A. Motion for Reconsideration
A petitioner is only entitled to habeas review if he is in custody and seeks to challenge the legality of that custody under the Constitution, laws or treaties of the United States. 28 U.S.C. § 2241(c)(3); see Palmer v. Ricci, Civ. A. No. 11-3376, 2011 WL 2937361, at *3 (D.N.J. July 18, 2011). Fenton argues that the "immigration consequences of criminal convictions are almost impossible to differentiate from the criminal consequences thereof" and asserts that those consequences constitute "custody" for habeas purposes. (Petitioner's Mot. 5.) Fenton concedes that he is no longer imprisoned, on probation, or on parole as a result of his state sentence. (Id. at 2.)
Fenton is not in custody. To obtain habeas relief, a petitioner must be in custody pursuant to the conviction he seeks to challenge. See, e.g., Maleng v. Cook, 490 U.S. 488, 490-91 (1989) (per curiam). Courts in this Circuit have rejected habeas petitions for failure to satisfy the custody requirement where the non-citizen petitioner is undergoing removal proceedings. See, e.g., Maphorisa v. Dist. Dir., ICE, Civ. A. No. 09-298, 2010 WL 598451, at *2 (M.D. Pa. Feb. 17, 2010) (citing Sanchez v. Att'y Gen., 146 F. App'x 547, 549 (3d Cir. 2005)). The possibility that Fenton may be subject to removal in the future thus does not constitute custody.
Padilla does not impact this analysis; a number of district courts have concluded that the Padilla decision did not expand the custody requirement to encompass a conviction's immigration consequences. See United States v. Krboyan, Civ. A. No. 10-2016, 2010 WL 5477692, at *6-7 (E.D. Cal. Dec. 30, 2010); Walker v. Holder, Civ. A. No. 10-802, 2010 WL 2105584, at *1 (D. Mass. May 24, 2010) (rejecting Padilla-based habeas petition where petitioner had served a state criminal sentence and was in custody as an immigration detainee); see also Merlan v. Holder, 10-3648, 2011 WL 1376778, at *2-3 (S.D. Tex. Apr. 12, 2011) (holding that the court lacked subject matter jurisdiction over a petition brought by a petitioner who had been removed from the United States). As Fenton has served the sentence he seeks to challenge, the Court cannot entertain his habeas petition. The Court will therefore deny Fenton's motion for reconsideration.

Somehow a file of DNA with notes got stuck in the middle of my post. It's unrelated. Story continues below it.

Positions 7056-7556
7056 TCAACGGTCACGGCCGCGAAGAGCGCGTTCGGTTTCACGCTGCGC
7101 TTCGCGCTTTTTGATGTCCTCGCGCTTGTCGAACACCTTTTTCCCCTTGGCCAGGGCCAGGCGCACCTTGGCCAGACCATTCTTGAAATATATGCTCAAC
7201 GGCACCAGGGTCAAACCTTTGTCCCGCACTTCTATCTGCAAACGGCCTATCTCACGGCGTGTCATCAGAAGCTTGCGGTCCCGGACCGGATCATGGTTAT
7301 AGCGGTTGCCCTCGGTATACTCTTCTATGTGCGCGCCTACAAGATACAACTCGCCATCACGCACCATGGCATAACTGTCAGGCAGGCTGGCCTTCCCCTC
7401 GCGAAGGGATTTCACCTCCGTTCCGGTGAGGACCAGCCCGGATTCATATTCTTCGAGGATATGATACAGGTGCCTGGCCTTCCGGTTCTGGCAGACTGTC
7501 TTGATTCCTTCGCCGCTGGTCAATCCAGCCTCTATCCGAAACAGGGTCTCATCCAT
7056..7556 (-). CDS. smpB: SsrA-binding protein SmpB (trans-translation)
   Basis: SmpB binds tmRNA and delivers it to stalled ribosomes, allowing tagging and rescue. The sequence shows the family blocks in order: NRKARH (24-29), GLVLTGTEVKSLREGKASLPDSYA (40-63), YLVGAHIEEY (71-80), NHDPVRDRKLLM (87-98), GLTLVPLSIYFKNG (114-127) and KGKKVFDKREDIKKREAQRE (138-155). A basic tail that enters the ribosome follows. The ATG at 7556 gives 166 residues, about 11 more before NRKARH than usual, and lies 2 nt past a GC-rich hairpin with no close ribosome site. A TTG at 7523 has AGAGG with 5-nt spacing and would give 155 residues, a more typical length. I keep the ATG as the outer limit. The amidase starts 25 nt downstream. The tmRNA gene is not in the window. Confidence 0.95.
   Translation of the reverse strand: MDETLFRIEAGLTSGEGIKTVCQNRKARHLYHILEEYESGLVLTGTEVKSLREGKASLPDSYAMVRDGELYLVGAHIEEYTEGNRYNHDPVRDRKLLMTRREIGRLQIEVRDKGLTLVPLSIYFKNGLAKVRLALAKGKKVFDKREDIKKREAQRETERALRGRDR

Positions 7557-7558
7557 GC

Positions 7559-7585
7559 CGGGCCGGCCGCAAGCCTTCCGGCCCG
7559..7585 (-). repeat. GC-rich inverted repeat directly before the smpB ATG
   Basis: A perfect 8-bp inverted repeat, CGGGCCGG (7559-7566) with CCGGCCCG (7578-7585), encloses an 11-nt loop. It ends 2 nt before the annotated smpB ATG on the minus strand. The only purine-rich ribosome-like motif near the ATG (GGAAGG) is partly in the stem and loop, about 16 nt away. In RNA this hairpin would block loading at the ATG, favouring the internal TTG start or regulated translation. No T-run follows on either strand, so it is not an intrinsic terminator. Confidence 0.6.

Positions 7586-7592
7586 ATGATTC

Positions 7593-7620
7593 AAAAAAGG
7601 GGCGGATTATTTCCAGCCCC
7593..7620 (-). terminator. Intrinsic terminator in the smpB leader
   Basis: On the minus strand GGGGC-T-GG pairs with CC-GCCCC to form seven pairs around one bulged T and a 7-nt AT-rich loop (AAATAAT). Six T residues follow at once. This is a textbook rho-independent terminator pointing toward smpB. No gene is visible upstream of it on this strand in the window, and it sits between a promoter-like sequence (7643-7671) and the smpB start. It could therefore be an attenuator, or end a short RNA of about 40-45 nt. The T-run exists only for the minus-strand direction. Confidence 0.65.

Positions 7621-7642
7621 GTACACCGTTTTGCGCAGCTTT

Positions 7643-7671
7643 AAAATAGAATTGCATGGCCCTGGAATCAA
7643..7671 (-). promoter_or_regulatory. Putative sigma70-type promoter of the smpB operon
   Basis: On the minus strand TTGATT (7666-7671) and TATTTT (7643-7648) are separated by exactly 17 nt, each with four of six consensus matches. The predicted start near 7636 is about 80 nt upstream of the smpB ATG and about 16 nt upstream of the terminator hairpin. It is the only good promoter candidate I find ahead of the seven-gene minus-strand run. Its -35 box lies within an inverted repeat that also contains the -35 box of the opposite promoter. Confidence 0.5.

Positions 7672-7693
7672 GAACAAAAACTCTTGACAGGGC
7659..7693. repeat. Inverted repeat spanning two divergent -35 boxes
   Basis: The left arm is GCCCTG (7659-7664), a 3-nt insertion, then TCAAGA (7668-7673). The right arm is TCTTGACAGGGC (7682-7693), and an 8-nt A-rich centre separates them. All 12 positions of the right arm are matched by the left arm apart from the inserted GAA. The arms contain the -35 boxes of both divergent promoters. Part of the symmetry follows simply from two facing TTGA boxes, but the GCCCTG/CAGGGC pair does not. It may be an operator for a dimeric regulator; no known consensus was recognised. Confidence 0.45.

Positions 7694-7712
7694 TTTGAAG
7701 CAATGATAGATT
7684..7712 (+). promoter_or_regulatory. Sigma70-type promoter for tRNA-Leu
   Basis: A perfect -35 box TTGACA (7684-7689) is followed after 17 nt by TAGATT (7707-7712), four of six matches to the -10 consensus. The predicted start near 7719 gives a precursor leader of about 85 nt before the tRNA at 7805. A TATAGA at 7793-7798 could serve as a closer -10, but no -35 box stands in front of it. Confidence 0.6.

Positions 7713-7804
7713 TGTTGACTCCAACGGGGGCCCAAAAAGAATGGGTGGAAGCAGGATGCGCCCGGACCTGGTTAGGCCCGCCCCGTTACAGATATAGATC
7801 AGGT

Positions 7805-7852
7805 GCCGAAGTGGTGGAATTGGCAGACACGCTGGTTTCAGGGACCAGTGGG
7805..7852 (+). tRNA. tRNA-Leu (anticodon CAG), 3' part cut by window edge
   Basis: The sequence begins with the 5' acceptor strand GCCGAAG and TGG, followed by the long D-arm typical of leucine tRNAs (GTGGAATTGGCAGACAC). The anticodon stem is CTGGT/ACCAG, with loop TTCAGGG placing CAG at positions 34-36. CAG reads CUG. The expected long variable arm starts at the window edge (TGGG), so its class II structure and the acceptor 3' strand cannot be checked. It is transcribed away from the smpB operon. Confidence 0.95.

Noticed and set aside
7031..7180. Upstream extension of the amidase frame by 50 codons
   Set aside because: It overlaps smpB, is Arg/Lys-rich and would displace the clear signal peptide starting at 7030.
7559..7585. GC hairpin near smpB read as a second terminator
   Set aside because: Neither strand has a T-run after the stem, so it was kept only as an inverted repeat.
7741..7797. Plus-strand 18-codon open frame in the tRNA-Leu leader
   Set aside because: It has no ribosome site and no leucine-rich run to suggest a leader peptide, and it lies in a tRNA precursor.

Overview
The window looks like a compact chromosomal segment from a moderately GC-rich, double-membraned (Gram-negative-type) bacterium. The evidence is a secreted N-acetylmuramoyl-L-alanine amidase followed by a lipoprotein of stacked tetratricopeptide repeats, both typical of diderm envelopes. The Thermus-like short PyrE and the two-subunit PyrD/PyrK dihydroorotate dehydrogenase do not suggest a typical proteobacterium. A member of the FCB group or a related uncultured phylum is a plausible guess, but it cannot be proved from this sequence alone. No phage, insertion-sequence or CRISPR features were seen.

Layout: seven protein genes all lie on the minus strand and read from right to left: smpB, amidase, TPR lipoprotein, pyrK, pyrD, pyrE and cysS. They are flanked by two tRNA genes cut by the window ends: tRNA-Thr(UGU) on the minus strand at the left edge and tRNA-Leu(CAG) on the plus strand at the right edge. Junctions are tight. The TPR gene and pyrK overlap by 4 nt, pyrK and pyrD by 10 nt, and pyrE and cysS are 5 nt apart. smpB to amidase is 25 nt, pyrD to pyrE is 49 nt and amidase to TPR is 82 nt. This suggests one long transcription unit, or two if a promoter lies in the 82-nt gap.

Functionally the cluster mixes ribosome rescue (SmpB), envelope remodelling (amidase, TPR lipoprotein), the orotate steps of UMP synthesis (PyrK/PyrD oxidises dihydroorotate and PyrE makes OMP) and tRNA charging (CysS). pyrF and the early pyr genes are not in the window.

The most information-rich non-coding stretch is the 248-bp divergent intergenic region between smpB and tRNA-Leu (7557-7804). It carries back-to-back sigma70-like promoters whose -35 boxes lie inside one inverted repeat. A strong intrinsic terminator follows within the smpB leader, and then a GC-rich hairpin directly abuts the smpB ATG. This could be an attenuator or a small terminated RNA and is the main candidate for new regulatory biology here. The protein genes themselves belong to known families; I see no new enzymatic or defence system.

B. Certificate of Appealability
As discussed above, courts across the country have concluded that removal proceedings and removal itself - much less the possibility of removal proceedings - do not constitute custody for habeas purposes. Reasonable jurists thus could not find the Court's denial of habeas relief debatable. The Court therefore declines to grant Fenton a COA.
Fenton has failed to demonstrate that he is entitled to reconsideration or a COA. The Court will therefore deny his motion. An Order consistent with this Memorandum will be docketed separately.